To describe the differences in stress, social support, and depression across three trimesters in a group of White, African-American, and Hispanic women.
A midpoint analysis in a prospective, longitudinal multicenter trial. Analysis consisted of t-tests, repeated measures analysis of variance, and descriptive statistics.
The sample (n = 299) consisted of African-American (n = 45), Hispanic (n = 54), and White (n = 200) pregnant women with singleton gestation.
Women completed a psychosocial assessment during each trimester. Depressive symptoms, stress, and social support were measured using valid instruments (Edinburg, Everyday Stressors [ESS], and Autonomy and Relatedness Inventory [ARI]).
Depressive symptoms (Edinburgh). In the first trimester, Hispanic and African-American women had significantly higher depressive symptom scores (DSS) compared to White women (p < .001, respectively). In the second trimester, only African-American women had significantly higher DDS compared to White women. In the third trimester, no significant racial differences existed in DSS. In African-American and Hispanic women, DDS significantly decreased (p = .05, and <.001, respectively) from first to third trimesters, whereas White women had a slight increase.
Self-reported stress (ESS). Among all groups, women consistently reported highest stress in the first trimester, with significantly lower stress in the third trimester (p < .001, respectively). African-American women had the highest mean stress scores, with White women reporting the least amount of stress throughout pregnancy.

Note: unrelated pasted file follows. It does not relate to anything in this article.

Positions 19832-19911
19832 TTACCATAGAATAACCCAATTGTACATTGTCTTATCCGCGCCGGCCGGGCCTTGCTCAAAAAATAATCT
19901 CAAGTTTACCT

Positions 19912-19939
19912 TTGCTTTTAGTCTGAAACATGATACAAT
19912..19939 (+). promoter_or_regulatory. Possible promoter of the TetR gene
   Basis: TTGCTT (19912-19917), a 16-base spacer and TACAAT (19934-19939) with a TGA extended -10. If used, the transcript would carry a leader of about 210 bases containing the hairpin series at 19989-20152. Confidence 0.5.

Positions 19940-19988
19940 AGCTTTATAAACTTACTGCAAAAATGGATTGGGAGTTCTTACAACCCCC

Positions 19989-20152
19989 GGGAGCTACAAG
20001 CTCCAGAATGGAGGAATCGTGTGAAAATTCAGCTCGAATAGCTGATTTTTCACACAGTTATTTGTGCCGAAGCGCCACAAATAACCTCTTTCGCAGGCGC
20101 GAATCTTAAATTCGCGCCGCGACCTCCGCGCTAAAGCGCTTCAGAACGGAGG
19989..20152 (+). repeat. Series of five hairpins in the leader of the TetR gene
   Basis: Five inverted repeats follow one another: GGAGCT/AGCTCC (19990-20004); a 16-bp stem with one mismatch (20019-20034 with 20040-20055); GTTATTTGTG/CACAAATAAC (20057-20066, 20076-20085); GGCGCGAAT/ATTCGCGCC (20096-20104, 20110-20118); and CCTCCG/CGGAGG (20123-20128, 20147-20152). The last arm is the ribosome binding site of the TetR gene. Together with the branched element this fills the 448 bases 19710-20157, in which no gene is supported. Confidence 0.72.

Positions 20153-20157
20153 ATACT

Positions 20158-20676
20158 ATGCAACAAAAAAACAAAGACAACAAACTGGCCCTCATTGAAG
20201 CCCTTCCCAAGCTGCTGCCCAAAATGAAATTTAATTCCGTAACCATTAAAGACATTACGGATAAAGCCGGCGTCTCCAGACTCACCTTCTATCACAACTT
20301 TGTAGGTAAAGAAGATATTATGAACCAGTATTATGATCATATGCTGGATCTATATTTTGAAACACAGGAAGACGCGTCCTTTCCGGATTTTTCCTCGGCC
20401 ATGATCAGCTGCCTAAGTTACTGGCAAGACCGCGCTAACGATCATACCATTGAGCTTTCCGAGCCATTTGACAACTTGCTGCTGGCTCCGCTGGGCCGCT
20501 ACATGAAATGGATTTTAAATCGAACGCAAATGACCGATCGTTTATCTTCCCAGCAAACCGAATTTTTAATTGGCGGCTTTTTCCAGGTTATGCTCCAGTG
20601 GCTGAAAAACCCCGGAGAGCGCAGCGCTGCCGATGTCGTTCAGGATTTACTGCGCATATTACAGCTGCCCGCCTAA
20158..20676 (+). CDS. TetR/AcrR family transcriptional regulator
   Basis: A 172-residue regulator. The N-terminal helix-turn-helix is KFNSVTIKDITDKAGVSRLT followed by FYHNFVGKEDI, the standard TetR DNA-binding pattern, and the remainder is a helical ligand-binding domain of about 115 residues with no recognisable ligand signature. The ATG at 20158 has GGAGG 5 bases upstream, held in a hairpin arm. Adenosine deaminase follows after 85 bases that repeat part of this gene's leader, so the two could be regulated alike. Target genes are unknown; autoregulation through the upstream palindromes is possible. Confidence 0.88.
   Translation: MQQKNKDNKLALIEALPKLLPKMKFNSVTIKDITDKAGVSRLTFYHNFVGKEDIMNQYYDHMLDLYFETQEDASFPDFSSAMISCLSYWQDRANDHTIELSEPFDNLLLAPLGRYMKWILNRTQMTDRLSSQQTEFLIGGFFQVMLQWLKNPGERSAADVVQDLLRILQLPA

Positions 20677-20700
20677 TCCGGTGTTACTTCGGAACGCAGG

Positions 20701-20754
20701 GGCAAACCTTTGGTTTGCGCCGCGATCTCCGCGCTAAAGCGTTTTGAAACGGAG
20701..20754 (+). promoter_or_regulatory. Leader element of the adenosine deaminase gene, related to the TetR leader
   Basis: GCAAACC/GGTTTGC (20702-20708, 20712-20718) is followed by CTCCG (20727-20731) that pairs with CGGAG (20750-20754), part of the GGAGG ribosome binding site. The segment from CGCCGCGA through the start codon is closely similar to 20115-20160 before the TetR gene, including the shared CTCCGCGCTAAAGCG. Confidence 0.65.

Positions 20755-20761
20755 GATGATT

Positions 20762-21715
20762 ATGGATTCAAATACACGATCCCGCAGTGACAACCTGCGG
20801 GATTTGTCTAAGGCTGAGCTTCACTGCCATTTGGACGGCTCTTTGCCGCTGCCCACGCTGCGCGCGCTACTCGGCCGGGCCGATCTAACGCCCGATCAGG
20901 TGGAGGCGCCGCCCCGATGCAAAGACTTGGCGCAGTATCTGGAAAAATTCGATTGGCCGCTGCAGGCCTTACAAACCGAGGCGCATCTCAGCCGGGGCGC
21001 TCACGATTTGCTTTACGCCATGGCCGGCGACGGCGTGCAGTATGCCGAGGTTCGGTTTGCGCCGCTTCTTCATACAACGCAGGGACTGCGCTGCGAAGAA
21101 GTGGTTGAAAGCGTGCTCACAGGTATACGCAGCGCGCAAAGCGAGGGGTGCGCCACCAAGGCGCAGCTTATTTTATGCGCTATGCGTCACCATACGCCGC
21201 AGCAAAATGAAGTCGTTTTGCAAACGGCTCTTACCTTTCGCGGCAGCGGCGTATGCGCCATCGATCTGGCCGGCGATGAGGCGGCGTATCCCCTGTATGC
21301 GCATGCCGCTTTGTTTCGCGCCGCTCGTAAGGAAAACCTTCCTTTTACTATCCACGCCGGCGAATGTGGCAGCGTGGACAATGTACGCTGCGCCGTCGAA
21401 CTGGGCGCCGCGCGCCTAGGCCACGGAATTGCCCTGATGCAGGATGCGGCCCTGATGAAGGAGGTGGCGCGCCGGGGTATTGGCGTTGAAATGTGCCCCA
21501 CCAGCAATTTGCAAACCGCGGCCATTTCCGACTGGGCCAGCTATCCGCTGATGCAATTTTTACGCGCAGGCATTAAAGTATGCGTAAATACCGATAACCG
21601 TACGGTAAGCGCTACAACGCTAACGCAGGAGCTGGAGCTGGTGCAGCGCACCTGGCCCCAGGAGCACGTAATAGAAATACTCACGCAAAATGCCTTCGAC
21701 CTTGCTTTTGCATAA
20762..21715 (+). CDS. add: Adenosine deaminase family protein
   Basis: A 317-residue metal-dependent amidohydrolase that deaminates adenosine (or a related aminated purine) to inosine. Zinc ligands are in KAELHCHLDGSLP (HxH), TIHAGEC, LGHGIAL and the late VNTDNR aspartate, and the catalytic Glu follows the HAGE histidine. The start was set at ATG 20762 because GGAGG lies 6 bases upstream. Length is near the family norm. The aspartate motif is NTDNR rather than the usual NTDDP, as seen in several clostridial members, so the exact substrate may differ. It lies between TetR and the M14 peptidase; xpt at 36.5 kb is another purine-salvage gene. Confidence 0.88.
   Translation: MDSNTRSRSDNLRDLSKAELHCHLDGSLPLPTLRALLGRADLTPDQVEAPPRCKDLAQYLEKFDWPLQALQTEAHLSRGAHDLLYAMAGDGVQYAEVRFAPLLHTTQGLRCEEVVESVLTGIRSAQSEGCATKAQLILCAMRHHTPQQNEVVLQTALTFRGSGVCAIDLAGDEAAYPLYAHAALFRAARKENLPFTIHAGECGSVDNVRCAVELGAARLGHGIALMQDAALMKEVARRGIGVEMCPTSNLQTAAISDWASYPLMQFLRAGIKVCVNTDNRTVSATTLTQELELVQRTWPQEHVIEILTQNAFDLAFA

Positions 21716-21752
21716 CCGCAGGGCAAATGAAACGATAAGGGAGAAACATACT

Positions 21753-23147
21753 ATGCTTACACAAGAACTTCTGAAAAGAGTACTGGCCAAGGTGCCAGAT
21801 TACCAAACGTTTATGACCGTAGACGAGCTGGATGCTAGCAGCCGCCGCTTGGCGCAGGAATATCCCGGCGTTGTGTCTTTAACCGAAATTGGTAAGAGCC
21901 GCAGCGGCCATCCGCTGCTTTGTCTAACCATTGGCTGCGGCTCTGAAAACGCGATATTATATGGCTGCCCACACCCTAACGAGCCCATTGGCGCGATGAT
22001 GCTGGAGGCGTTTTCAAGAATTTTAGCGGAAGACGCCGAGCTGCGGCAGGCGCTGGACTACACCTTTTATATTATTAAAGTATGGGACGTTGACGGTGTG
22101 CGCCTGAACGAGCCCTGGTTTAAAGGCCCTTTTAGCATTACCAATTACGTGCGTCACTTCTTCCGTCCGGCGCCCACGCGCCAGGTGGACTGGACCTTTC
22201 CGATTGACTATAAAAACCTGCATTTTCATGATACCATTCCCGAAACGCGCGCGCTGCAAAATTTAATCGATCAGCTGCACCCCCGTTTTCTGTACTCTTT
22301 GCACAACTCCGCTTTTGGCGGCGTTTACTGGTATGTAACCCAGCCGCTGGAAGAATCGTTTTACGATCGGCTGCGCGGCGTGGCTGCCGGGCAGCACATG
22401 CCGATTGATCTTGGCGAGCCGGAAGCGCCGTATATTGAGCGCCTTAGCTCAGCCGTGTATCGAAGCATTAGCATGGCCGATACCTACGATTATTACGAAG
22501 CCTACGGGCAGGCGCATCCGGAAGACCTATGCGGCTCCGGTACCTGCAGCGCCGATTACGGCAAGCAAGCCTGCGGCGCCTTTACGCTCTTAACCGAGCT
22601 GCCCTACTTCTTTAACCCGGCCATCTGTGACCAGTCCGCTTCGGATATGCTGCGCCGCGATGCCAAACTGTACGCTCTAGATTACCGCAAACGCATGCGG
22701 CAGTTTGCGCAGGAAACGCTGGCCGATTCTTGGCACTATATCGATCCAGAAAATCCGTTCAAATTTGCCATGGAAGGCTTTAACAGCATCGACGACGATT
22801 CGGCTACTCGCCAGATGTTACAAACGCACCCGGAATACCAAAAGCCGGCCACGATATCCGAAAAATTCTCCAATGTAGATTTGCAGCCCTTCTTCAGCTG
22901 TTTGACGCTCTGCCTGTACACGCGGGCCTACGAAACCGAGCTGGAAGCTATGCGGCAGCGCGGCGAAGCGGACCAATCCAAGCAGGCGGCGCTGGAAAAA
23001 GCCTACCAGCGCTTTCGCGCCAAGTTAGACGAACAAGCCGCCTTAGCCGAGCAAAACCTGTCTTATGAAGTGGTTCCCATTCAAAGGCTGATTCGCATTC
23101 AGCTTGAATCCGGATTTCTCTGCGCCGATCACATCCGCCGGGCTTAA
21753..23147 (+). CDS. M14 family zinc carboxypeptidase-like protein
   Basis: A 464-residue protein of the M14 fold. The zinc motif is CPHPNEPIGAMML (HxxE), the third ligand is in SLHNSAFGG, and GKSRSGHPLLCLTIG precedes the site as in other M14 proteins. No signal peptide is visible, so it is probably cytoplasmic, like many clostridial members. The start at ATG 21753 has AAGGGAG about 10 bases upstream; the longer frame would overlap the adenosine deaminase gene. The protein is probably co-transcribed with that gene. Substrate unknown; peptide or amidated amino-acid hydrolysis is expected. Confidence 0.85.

Social support (ARI). In the first trimester, significant social support differences existed among all groups, with Hispanic women having the lowest mean scores and White women reporting the highest support (98.74, 106.47, and 113.35). In the second to third trimesters, Hispanic woman consistently reported less support than African-American and White women (p < .001, respectively). No differences in social support existed between African-American and White women in the second or third trimester.
Conclusion/Implications for Nursing Practice
Depression during pregnancy has been associated with poor pregnancy outcomes. Many risk factors have been identified to increase a women's risk of depression during pregnancy, including stress and lack of social support. There is limited research comparing stress, social support, and depression throughout pregnancy among different ethnic groups. Clear psychosocial differences exist among races and vary across trimesters. High stress, low social support, and depression negatively affect pregnancy outcome. Culturally sensitive and psychosocial-specific interventions delivered in the first trimester may improve pregnancy outcomes.